58 beaches in Ireland were awarded the Green Coast Award representing an increase in 4 awards since 2014. Bishopsquarter and Seafield in Clare and Inchydoney East in Cork are being awarded for the Green Coast Award for the first time. In Wexford, Ballyhealy, Ballymoney, Booley Bay, Grange and St Helens Bay have also achieved the accolade.
Having not met the excellent standard required, Skerries in Fingal, Rathmullan in Donegal, Enniscrone in Sligo and Ballycastle in Mayo did not regain the Green Coast Award for 2015.
“The Green Coast Award recognises beaches for their clean environment, excellent water quality and natural beauty. These beaches may not have the necessary built infrastructure required to meet the criteria set for Blue Flag status however they are exceptional places to visit and enjoy our rich coastal heritage and diversity.”
An important aspect of the Green Coast Awards is the involvement of Clean Coasts groups of which there are now 440 comprised of thousands of volunteers throughout the island. Ms FitzGerald, paid tribute to these groups stating that, “Clean Coasts groups contribute significantly to the protection of Irelands coast, in 2014 over 800 beach cleans took place and these groups removed over 500,000 items of marine litter from the marine environment.”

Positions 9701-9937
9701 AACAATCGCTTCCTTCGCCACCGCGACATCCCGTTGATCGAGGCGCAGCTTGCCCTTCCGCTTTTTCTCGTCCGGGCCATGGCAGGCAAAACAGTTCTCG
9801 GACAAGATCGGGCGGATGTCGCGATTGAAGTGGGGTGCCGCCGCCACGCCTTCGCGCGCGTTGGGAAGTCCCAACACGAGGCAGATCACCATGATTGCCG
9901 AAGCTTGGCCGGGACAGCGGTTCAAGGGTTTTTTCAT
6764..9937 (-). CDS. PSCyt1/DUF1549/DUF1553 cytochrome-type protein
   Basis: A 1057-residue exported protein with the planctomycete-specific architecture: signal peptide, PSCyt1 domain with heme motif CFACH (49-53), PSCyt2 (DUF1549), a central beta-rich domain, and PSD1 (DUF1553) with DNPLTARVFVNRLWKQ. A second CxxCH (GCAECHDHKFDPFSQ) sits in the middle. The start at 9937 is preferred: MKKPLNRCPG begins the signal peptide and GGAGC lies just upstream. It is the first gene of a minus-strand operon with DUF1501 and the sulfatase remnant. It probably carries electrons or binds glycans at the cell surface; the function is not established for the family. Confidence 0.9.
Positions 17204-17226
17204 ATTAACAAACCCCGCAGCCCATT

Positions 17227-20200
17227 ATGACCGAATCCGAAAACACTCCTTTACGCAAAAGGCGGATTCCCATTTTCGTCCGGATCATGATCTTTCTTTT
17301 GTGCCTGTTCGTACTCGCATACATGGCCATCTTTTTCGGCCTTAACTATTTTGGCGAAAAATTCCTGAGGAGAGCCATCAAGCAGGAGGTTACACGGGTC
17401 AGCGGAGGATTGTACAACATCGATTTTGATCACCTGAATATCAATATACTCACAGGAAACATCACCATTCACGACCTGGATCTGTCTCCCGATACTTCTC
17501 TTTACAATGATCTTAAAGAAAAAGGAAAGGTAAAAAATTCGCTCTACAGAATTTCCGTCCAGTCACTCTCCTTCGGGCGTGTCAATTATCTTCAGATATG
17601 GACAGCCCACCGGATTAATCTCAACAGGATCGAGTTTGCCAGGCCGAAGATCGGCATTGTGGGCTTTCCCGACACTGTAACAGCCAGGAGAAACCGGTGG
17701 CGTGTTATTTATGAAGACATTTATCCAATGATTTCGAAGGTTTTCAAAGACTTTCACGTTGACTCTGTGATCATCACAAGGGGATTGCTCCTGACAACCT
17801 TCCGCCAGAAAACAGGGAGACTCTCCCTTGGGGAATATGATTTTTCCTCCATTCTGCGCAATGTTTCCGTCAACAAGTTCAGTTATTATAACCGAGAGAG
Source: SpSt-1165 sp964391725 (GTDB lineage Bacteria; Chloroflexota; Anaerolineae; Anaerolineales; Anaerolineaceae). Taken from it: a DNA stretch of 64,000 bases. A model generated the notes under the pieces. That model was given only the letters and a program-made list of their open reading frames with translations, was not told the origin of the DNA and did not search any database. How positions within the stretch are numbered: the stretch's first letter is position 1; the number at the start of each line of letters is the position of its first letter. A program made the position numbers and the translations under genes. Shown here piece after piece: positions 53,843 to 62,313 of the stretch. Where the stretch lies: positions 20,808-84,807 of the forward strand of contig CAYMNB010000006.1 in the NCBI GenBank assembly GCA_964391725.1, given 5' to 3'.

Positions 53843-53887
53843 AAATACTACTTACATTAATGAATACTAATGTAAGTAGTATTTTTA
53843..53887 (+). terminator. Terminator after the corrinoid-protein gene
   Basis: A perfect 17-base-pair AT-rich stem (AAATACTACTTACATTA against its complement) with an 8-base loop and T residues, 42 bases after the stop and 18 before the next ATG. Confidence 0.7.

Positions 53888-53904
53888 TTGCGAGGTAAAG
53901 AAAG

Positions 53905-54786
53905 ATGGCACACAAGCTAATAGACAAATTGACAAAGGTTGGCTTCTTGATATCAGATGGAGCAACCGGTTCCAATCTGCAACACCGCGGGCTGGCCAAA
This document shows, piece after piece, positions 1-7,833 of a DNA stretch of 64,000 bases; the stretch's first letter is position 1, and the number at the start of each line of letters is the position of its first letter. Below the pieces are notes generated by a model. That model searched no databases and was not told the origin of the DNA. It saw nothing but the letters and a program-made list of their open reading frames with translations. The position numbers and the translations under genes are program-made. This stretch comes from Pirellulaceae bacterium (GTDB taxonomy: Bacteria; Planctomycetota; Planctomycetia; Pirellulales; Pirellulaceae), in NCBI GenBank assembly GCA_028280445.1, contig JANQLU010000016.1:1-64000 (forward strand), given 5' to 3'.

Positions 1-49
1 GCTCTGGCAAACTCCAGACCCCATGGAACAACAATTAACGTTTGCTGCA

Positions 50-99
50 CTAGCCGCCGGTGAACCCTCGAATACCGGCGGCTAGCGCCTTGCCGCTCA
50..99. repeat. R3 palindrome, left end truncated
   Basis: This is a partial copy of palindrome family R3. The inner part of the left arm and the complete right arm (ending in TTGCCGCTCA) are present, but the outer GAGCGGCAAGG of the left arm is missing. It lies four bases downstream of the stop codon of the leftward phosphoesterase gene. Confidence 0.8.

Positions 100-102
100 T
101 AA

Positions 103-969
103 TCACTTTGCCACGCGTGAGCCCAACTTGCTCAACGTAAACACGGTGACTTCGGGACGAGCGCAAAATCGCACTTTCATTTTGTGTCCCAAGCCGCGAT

“Local Authorities, Marina Operators and local communities should be commended for their efforts in achieving Blue Flag and Green Coast award status today” Ms FitzGerald concluded.
SUMMARY OF AWARDS
144 awards presented today, an increase of 10 on last year’s number.
86 Blue Flags are being awarded today in the Republic of Ireland, 81 to beaches and 5 to marinas.
This is an increase of 6 Blue Flags since 2014, representing an increase of 5 Blue Flag beaches and 1 Blue Flag marina.
58 Green Coast Awards are being presented today representing an increase of 4 Green Coast Awards since 2014.
6 beaches will be presented with both the Blue Flag & Green Coast Award achieving dual award status. These are Portmarnock, Portrane and Donabate in Fingal County Council; Salthill and Silver Strand in Galway and Rosses Point in Sligo.
BLUE FLAGS GAINED
Wexford: A Blue Flag is being awarded to Ballinesker for the first time.